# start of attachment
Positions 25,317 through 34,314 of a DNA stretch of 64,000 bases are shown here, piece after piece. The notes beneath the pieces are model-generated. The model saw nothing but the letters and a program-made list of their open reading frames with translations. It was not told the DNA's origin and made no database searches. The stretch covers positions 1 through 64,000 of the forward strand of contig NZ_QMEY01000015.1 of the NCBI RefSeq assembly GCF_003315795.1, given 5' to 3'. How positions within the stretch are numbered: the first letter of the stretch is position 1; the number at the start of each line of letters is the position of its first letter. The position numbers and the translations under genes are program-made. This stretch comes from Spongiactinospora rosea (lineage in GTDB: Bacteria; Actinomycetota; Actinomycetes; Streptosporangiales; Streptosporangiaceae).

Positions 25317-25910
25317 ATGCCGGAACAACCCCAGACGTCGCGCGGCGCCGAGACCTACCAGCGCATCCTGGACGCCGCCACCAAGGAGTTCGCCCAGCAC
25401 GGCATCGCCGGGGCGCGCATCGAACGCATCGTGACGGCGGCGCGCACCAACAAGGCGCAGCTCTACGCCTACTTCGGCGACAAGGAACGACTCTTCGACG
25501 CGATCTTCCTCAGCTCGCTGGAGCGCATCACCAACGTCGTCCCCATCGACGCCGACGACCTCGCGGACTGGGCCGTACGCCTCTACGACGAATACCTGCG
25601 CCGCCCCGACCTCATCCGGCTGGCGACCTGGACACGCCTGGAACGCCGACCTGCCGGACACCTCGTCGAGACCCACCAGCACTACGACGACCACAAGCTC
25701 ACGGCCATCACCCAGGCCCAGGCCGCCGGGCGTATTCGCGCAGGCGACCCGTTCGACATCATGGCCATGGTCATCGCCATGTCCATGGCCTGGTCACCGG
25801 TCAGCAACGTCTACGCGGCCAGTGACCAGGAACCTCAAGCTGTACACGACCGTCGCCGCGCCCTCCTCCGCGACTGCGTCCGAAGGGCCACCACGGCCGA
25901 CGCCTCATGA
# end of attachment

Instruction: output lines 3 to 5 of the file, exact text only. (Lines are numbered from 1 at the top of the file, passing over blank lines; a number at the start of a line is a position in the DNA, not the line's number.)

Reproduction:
25317 ATGCCGGAACAACCCCAGACGTCGCGCGGCGCCGAGACCTACCAGCGCATCCTGGACGCCGCCACCAAGGAGTTCGCCCAGCAC
25401 GGCATCGCCGGGGCGCGCATCGAACGCATCGTGACGGCGGCGCGCACCAACAAGGCGCAGCTCTACGCCTACTTCGGCGACAAGGAACGACTCTTCGACG
25501 CGATCTTCCTCAGCTCGCTGGAGCGCATCACCAACGTCGTCCCCATCGACGCCGACGACCTCGCGGACTGGGCCGTACGCCTCTACGACGAATACCTGCG